Phytomyza angelicivora Hering, 1924
Untidy, irregularly lined corridor. The mine begins as an indistinctly visible lower surface epidermal corridor; later it turns into a short, broad upper-surface corridor along the leaf margin. Frass partly in pearl chains. Mine in the freshly unfolded leaves (Hering, 1957a). Hering (1924b) gives a picture of the mine.
Apiaceae, narrowly monophagous
Although Hering (1924b) states in the original description that he bred the species from A. sylvestris, and among other the botanist Buhr (1932a) mentions sylvestris as the only hostplant, Hering later (1955b, 1957a) asserts that the only host plant is A. palustris. This is confirmed by Griffiths (1973c).
Larvae in May-June (Hering, 1957a).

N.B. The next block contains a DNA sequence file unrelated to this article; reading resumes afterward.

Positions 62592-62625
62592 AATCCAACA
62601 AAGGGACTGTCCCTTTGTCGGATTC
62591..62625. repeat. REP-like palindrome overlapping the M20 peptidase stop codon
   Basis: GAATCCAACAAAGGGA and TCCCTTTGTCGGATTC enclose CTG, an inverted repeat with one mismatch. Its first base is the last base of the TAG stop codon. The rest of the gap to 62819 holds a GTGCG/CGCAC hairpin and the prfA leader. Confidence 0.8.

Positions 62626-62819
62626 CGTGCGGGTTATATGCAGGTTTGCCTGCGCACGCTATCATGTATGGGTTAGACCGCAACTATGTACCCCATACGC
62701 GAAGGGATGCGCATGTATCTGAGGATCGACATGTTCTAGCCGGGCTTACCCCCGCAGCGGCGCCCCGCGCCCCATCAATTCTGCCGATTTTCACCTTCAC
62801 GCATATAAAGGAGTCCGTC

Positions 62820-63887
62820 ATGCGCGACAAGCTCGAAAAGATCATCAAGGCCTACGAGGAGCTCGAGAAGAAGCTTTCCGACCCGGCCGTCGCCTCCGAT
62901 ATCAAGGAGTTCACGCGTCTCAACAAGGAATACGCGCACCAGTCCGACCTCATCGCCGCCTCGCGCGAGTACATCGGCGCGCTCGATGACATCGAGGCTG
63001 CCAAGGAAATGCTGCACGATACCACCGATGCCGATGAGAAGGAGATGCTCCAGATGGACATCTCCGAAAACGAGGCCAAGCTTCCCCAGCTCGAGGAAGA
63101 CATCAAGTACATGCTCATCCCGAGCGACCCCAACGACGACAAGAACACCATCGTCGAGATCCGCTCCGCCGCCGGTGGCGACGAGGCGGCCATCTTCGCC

Not known from the Benelux countries (Fauna Europaea, 2008).
distribution within Europe
With certainty known only from Germany (Fauna Europaea, 2008).
Described by de Meijere (1938a:94-95, as Phytomyza sp.). Possibly also the description of “angelivora” by de Meijere (1926a:244-245) does indeed refer to this species too.
In 1926 de Meijere (1926a) reports having bred Phytomyza obscurella from Angelica sylvestris. Later (1937a) het reconsiders his identification, and believes that Ph. angelicivora is concerned. Now it seems to emerge that the only host plant of the species is A. palustris, a Central-European species that does not come further to the west than Central Germany, we must concluded that de Meijere was mistaken. Judging by his illustrations of the rear spiraculum he had P angelicastri or P. archangelicae in front of him. For the moment there is no reason to maintain angelicivora on the Dutch list.
Beri (1971e), Beuk (2002a), Buhr (1932a), Černý & Bächli (2018a), Griffiths (1973c), Hering (1924b, 1955b, 1957a), Huber (1969a), Maček (1999a), de Meijere (1926a, 1937a, 1938a, 1939a), Nowakowski (1954a), Sønderup (1949a), Starke (1942a), von Tschirnhaus (1999a), Zoerner (1969a).